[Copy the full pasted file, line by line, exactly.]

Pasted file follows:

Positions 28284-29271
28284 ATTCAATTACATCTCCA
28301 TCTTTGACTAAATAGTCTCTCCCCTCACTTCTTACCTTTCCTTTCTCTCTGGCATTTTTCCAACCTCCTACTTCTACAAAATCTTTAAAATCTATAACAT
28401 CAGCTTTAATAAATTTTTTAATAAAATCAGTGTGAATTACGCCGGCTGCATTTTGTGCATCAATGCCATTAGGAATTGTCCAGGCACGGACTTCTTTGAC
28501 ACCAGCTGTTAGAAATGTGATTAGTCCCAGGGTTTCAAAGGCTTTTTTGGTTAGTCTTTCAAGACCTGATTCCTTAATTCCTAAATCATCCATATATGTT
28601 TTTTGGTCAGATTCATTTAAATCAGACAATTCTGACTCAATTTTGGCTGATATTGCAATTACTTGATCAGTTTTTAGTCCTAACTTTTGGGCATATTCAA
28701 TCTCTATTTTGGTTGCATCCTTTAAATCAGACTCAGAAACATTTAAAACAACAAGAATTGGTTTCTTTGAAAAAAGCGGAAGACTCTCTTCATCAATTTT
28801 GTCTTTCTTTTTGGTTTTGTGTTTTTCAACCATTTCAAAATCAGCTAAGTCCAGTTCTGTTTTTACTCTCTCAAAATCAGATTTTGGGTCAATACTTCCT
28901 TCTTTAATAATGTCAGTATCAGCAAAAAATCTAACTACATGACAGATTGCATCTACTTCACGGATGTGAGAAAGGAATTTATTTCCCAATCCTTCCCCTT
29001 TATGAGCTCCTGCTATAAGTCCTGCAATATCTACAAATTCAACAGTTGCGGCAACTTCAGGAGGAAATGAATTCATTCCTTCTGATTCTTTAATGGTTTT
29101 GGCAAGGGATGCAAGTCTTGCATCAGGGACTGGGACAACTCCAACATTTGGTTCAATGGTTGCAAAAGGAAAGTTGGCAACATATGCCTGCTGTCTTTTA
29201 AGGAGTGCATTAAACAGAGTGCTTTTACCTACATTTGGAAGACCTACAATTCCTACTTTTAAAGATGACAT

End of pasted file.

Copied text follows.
Positions 28284-29271
28284 ATTCAATTACATCTCCA
28301 TCTTTGACTAAATAGTCTCTCCCCTCACTTCTTACCTTTCCTTTCTCTCTGGCATTTTTCCAACCTCCTACTTCTACAAAATCTTTAAAATCTATAACAT
28401 CAGCTTTAATAAATTTTTTAATAAAATCAGTGTGAATTACGCCGGCTGCATTTTGTGCATCAATGCCATTAGGAATTGTCCAGGCACGGACTTCTTTGAC
28501 ACCAGCTGTTAGAAATGTGATTAGTCCCAGGGTTTCAAAGGCTTTTTTGGTTAGTCTTTCAAGACCTGATTCCTTAATTCCTAAATCATCCATATATGTT
28601 TTTTGGTCAGATTCATTTAAATCAGACAATTCTGACTCAATTTTGGCTGATATTGCAATTACTTGATCAGTTTTTAGTCCTAACTTTTGGGCATATTCAA
28701 TCTCTATTTTGGTTGCATCCTTTAAATCAGACTCAGAAACATTTAAAACAACAAGAATTGGTTTCTTTGAAAAAAGCGGAAGACTCTCTTCATCAATTTT
28801 GTCTTTCTTTTTGGTTTTGTGTTTTTCAACCATTTCAAAATCAGCTAAGTCCAGTTCTGTTTTTACTCTCTCAAAATCAGATTTTGGGTCAATACTTCCT
28901 TCTTTAATAATGTCAGTATCAGCAAAAAATCTAACTACATGACAGATTGCATCTACTTCACGGATGTGAGAAAGGAATTTATTTCCCAATCCTTCCCCTT
29001 TATGAGCTCCTGCTATAAGTCCTGCAATATCTACAAATTCAACAGTTGCGGCAACTTCAGGAGGAAATGAATTCATTCCTTCTGATTCTTTAATGGTTTT
29101 GGCAAGGGATGCAAGTCTTGCATCAGGGACTGGGACAACTCCAACATTTGGTTCAATGGTTGCAAAAGGAAAGTTGGCAACATATGCCTGCTGTCTTTTA
29201 AGGAGTGCATTAAACAGAGTGCTTTTACCTACATTTGGAAGACCTACAATTCCTACTTTTAAAGATGACAT